Kurama said nothing, but Hiei could read his skepticism loud and clear. He tuned the man out and leapt to the window. She didn’t seem surprised to find him there. “Did you sense it too?” her voice came to him from the darkness.
She meant the spike of demonic energy. She wasn’t aware it had come from herself. “Yeah,” he said. “Are you alright? I can sense your trembling from here.”
She looked at her shaking hands and laughed uneasily. “I’m fine,” she said bravely, taking a deep breath to calm herself. “I feel like I just had a strange dream, but I can’t remember it.”
Hiei frowned. “Do you have nightmares often?” he asked.
She shrugged. “Sometimes.” She fell quiet for a while. It didn’t make sense. She had been living on her own for quite a while when they had found her, but she also did not come off as a girl who had lived her life in fear. What about Hitokiri scared her so much?
He realized her breathing had slowed. She had fallen back asleep. Hiei sighed. He thought about watching her dream again, to see if he could glean anything further, but her mind rejected him. Her barriers were suddenly stronger after the nightmare, as if to keep the dreams at bay.
Hiei wondered if she had made a conscious effort to fortify her mind, or if it had been purely instinctual. Regardless, they did their job, because she didn’t stir much for the rest of the night.
She was up with the first light, though. Hiei had dozed off towards dawn and the sound of her front door shutting startled him awake. She was in shorts and a sleeveless tank top, her hair pulled up into a pony tail that whipped behind her as she ran past the tree. Where was she going at this hour?
Hiei followed her, convincing himself he was just doing his job as a bodyguard and not chasing after her because she intrigued him. She was certainly fast; he almost broke a sweat just keeping pace. She covered the distance back to the overlook in less time than it had taken them all to ride there the day before.
As she stretched on the edge, the sun broke the horizon to signal the start of a new day. Her skin glistened in the warm light, not unlike the vast water stretching out behind her. Hiei caught himself staring as she pulled her arms over her head, taut muscles in her back straining against the motion. He recalled her fighting at the fort and wondered how he hadn’t noticed them then.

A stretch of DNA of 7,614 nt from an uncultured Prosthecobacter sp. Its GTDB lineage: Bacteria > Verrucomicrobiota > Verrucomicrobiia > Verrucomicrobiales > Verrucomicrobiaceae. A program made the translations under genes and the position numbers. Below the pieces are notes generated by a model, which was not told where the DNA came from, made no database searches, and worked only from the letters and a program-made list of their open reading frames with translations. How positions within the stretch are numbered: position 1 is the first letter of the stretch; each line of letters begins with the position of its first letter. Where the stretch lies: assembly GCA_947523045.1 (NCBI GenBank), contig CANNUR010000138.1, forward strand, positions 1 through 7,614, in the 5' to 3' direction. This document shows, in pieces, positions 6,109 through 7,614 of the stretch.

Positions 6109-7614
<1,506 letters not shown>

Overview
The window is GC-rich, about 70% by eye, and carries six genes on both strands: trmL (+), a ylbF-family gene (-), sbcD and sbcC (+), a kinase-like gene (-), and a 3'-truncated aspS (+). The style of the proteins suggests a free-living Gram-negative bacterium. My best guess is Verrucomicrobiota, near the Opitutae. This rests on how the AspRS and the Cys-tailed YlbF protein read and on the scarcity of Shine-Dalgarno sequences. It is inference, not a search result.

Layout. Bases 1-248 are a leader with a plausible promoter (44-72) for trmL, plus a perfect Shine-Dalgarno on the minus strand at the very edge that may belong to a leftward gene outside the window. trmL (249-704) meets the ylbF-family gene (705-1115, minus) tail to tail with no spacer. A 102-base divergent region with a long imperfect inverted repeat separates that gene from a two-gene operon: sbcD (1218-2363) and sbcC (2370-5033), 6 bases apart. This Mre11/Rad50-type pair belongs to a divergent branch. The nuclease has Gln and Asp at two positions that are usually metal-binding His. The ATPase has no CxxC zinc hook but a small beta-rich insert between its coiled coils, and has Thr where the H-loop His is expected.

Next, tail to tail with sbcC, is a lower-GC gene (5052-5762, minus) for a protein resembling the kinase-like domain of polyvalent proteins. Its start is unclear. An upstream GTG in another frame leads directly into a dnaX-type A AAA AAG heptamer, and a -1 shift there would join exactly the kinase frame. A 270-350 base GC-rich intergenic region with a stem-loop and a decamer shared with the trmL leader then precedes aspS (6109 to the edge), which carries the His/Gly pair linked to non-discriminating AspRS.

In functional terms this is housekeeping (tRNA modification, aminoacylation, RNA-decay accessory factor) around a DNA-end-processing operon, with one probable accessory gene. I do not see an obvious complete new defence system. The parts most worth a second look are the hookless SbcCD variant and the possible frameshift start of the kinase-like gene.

In a flash, her face hardened, eyes darkening before he lost sight of her. In the next instant he found himself on the ground, Ali straddled on his chest pinning his arms above his head. Blinking, she appeared just as confused as he felt. “Hiei?” she gasped. “What are you doing here?” She frowned, her silver-blue eyes piercing. “You should know better than to sneak up on people.”
He was still processing how she had managed to incapacitate him before he could react, her firm grip still holding him against his will. “I didn’t think it was wise for you to be alone so I followed when you left,” he stated, swallowing his bewilderment and turning it to anger. That was an emotion he could deal with. “Do you mind?”
She blinked again and her eyes were more blue than silver. Her face turned red as she apologized and climbed off of him. She turned abruptly and walked back towards the edge of the cliff, her arms folded behind her head.
Hiei stood and straightened his cloak as he stared at her back. Something was different about her this morning. Her energy felt different. The sun shone on her hair, making the brown strands appear almost blonde. He shook his head. “Shouldn’t you be heading back?” he asked.
“Yeah,” she sighed, noting the rising sun as if for the first time. As she turned back to him, her face was soft and her eyes glittered like the water behind her. “Wanna race me?” she asked.
Hiei stared at her for a solid minute. She couldn’t be serious. She seemed to sense his hesitation; her face took on a determined set. He smirked. Why should he back down from a challenge? “How much of a head start would you like?” he taunted.
Her chuckle surprised him as much as her words. “If either of us requires a head start, it’s you.”
He grinned. “Just don’t cry when I win.” He knew he could be back at her apartment before she took a step away from the cliff.
Her eyes sparkled. “Deal.” She returned his grin. “Same goes for you.” He let her give a count. On three, they both took off.
He was pleasantly surprised to find she kept up with him. She managed to keep pace even after he increased his speed. They were neck and neck for a couple kilometers. Then he saw her smirk and she was gone.
She was breathing heavily in the entryway outside of her front door when he arrived panting, just a few seconds after. Her lips parted and spread across her face at the sight of him sweating and also struggling for breath. “No crying, now,” she breathed as she winked at him and entered her apartment.
He was still catching his breath and staring at her door when Kurama emerged from Yusuke’s apartment a few minutes later. The redhead quirked an eyebrow. “Everything alright?” he asked.
Hiei granted him a rare smile. “I hate to admit it, but I am feeling something I haven’t felt in a long time.” He stretched and took a deep breath as he turned away from his friend. “It’s been too long since I’ve had a fresh challenge,” he said as he took his leave.
Kurama would ponder the meaning behind that statement as he made his way to his school. Hiei smirked to himself. Let him. He might have come to a truce with Yusuke, but this feeling was similar to when he’d first fought alongside the detective. He was willing to admit, now, that Ali was an ally, and he found himself feeling uniquely interested in getting to know their new comrade.